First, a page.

A shrub with a round, dense habit that can grow up to 1.5 m but which will stay shorter in dry and poor sites. It will lighten up a partly shaded area when it flowers with a multitude of white, fragrant flowers in round clusters that are attracting hummingbirds!
Rarely cultivated in Canada despite its multiple qualities: plant larval host for butterflies, wildlife and medicinal values. It can be used as specimen or in groups; suitable to form a drought tolerant native hedge.
Employed in herbal medicine today, the roots were traditionally utilized by North American natives for their antiseptic properties. Later, the leaves which have a wintergreen fragrance, were used as a tea substitute during the Revolutionary War, hence its common name.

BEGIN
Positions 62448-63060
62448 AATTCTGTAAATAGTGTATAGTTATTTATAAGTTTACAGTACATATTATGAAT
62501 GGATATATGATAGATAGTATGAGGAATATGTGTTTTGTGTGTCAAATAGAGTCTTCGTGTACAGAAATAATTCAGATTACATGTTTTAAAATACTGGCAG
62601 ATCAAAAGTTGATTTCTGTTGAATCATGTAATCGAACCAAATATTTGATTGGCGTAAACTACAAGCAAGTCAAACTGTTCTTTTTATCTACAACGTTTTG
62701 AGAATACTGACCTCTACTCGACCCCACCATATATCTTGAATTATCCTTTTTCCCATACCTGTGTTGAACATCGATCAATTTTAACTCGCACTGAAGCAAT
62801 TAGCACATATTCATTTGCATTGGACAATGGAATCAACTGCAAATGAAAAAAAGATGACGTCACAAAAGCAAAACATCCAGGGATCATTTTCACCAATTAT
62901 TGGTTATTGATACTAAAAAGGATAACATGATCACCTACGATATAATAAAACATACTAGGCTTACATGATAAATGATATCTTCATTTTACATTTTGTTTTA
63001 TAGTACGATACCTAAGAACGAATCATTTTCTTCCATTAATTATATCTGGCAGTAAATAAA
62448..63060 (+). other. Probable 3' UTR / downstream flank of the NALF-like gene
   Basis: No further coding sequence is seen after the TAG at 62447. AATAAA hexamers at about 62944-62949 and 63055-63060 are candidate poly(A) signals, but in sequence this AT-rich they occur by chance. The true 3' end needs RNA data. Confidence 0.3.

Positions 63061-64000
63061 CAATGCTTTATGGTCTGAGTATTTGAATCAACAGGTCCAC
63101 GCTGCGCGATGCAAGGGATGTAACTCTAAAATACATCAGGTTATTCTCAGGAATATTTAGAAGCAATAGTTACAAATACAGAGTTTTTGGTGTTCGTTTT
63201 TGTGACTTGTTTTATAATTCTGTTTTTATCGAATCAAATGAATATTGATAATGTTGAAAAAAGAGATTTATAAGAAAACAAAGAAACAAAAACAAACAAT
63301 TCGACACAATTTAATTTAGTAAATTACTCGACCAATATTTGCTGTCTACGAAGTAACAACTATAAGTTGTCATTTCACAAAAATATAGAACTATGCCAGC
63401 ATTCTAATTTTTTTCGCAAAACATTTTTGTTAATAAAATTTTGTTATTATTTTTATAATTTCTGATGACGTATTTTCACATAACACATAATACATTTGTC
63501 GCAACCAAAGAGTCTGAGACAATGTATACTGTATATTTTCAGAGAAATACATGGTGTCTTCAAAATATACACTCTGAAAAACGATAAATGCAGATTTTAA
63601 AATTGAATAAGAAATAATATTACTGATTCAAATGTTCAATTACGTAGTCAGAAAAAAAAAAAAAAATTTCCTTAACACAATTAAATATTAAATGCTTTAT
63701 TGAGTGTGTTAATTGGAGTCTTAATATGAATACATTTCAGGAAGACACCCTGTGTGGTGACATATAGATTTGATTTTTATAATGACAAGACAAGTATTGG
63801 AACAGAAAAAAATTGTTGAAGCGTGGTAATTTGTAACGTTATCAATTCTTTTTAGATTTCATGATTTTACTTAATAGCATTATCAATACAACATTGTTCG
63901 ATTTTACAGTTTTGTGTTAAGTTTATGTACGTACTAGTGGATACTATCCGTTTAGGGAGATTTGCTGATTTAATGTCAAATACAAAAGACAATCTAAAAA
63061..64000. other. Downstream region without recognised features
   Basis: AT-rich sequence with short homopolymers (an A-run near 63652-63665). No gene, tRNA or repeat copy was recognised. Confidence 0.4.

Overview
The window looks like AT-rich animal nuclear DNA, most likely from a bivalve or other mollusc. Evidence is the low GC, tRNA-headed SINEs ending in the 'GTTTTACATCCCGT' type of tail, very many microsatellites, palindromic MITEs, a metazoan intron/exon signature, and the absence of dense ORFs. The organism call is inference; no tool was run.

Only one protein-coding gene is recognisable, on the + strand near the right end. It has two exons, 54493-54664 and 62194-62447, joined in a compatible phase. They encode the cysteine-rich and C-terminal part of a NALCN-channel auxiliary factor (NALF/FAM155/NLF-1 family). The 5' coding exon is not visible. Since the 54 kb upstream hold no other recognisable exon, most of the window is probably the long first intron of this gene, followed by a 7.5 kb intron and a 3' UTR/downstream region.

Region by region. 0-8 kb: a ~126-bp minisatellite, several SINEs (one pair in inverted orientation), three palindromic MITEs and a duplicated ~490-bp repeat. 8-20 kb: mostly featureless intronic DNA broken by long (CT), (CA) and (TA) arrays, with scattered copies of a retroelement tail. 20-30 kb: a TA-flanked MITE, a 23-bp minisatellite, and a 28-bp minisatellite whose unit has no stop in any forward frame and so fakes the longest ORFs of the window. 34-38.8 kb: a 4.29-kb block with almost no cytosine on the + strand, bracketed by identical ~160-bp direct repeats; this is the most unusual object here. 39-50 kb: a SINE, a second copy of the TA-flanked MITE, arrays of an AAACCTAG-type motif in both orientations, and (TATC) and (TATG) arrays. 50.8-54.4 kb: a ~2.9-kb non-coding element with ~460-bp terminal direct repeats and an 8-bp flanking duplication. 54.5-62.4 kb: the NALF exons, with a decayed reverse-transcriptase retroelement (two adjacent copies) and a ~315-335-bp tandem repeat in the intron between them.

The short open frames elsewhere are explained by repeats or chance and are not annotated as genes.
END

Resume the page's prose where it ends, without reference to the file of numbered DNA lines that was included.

Germination: very good germination has been obtained after soaking the seeds in hot water for 2 min., followed by 2 months cold-moist stratification (4˚C). Fall sowing (cold/moist stratification) without hot water treatment – will give good results as well, but it will take longer for the seeds to germinate.